1. Maryland
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    01 Dec '15 17:37
    Robert Louis Dear — the right-wing Christian terrorist who attacked a Planned Parenthood location in Colorado Springs — was a violent, woman-hating serial offender with a history of sexual assault and domestic violence. An ex-wife said in court documents that the 57-year-old believes that “as long as he’s saved” by Jesus Christ, “he can do whatever he pleases.”
  2. Joined
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    01 Dec '15 18:10
    Originally posted by 667joe
    Robert Louis Dear — the right-wing Christian terrorist who attacked a Planned Parenthood location in Colorado Springs — was a violent, woman-hating serial offender with a history of sexual assault and domestic violence. An ex-wife said in court documents that the 57-year-old believes that “as long as he’s saved” by Jesus Christ, “he can do whatever he pleases.”
    I take it you are not a supporter of the "no true Scotsman" excuse?
  3. Standard memberDeepThought
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    01 Dec '15 18:37
    I think his anti-social personality would have found a way of manifesting itself had he been an atheist.
  4. Standard memberRajk999
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    01 Dec '15 18:42
    Originally posted by 667joe
    Robert Louis Dear — the right-wing Christian terrorist who attacked a Planned Parenthood location in Colorado Springs — was a violent, woman-hating serial offender with a history of sexual assault and domestic violence. An ex-wife said in court documents that the 57-year-old believes that “as long as he’s saved” by Jesus Christ, “he can do whatever he pleases.”
    That is the basic doctrine of modern Christianity. It certainly is contrary to what Jesus Christ and the Apostles preached.
  5. Maryland
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    01 Dec '15 18:50
    Originally posted by DeepThought
    I think his anti-social personality would have found a way of manifesting itself had he been an atheist.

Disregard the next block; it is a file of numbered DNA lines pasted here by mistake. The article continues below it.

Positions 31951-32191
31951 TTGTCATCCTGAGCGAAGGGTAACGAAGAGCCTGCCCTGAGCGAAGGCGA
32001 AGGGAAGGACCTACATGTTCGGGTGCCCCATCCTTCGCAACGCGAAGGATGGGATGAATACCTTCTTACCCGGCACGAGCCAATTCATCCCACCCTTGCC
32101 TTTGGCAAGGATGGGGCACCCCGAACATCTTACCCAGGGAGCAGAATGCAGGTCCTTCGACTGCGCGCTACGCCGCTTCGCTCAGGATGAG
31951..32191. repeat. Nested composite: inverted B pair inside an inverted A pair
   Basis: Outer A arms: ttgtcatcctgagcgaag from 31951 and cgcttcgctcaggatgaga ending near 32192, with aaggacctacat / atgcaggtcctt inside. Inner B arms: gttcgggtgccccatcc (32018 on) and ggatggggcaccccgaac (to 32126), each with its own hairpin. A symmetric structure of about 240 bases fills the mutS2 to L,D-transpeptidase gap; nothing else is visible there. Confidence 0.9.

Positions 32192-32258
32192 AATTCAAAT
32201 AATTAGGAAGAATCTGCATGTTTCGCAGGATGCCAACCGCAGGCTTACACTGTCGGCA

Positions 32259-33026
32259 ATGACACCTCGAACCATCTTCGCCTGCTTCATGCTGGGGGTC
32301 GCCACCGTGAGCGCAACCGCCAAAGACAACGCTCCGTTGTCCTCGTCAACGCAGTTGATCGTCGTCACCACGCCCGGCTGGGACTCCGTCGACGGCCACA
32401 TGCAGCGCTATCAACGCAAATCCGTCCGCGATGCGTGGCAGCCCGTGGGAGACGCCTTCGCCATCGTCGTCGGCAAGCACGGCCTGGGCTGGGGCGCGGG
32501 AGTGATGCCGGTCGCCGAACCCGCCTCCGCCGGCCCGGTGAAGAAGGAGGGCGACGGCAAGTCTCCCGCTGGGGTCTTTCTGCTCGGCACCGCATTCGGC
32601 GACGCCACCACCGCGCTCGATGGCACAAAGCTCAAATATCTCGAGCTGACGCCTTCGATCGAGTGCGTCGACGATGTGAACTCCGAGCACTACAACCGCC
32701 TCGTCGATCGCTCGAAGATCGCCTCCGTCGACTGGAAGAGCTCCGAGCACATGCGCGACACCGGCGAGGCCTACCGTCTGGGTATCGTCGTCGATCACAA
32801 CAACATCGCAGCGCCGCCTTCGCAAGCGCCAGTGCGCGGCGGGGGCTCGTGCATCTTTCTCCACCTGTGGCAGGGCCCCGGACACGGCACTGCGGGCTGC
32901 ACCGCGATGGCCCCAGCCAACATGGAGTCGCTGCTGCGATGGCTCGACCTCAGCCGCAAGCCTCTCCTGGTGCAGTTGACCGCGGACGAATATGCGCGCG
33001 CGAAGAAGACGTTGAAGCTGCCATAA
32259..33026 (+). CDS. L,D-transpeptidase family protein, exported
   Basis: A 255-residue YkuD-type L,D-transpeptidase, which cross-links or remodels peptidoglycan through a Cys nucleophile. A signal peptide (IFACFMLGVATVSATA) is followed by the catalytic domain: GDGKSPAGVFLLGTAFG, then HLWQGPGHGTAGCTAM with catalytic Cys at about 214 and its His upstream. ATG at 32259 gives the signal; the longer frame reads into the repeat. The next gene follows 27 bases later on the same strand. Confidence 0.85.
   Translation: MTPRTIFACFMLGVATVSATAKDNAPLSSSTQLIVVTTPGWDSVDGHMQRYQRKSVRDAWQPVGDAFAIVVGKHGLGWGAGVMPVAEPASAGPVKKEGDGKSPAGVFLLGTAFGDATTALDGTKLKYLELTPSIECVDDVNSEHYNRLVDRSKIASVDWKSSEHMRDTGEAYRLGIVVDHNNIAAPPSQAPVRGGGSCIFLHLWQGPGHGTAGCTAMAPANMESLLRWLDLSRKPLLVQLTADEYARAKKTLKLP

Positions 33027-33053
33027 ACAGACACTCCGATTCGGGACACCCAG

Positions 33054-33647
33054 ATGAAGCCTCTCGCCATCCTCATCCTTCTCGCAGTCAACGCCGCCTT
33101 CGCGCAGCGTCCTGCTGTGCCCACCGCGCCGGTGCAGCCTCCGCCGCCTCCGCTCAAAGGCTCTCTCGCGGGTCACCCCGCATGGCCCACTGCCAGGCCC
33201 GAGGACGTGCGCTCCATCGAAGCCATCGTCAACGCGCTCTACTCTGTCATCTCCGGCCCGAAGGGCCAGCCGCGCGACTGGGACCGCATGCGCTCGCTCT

That may be true, but he would have had less license to think he was doing good.
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    01 Dec '15 19:53
    Originally posted by DeepThought
    I think his anti-social personality would have found a way of manifesting itself had he been an atheist.
    We can all agree, that there are some people who will do harm almost no-matter what.

    And on the flip side, that there are some people who will be kind and good almost no-matter what.

    That these people exist is not an argument against everyone else in the middle being influenced for
    better or for worse by the set of beliefs that form their world view.

    I watched a program a couple of years back on research done on psychopaths, and what made them
    different from 'normal' human beings. In that program there was a researcher who discovered distinctive
    differences between 'normal' brain function in a test and the brain function of a psychopath in the same
    test. Distinctly different areas of the brain lit up. The parts of the brain that didn't light up in the psychopaths
    were those believed responsible for things like empathy to others.
    This researcher having tested a whole bunch of psychopaths [serial killers] and finding them to all show
    the same pattern tested his own brain to be one of the reference 'normal brains' for his work.
    And he found he had the same pattern as the serial killers, but he wasn't a serial killer himself.
    Asking around with his colleagues and friends/family, he discovered that he showed all the traits of
    psychopathy, and that this wasn't a false reading. He was a psychopath... But not a serial killer.
    What they believe made the difference between a normal psychopath like himself and a serial killer
    is that ALL the serial killers had some kind of traumatic past [usually in childhood]. And that he,
    by contrast, had a very happy stable childhood.

    The point of this being that generally speaking, simply having an increased propensity for violence [etc]
    doesn't mean you will become so. There needs to also be something in your environment/upbringing that
    sets you down that path.

    Religion, can be that extra factor.

    If someone of the right personality is told that the bible [for example] is the inerrant word of god and they
    actually believe it and go read the bible and take it literally... Well you know the kind of horrors present in
    the bible if taken literally.


    So while it is of course not only religion that can cause potentially dangerous people into actually dangerous
    people, it is ONE of the things that can do so.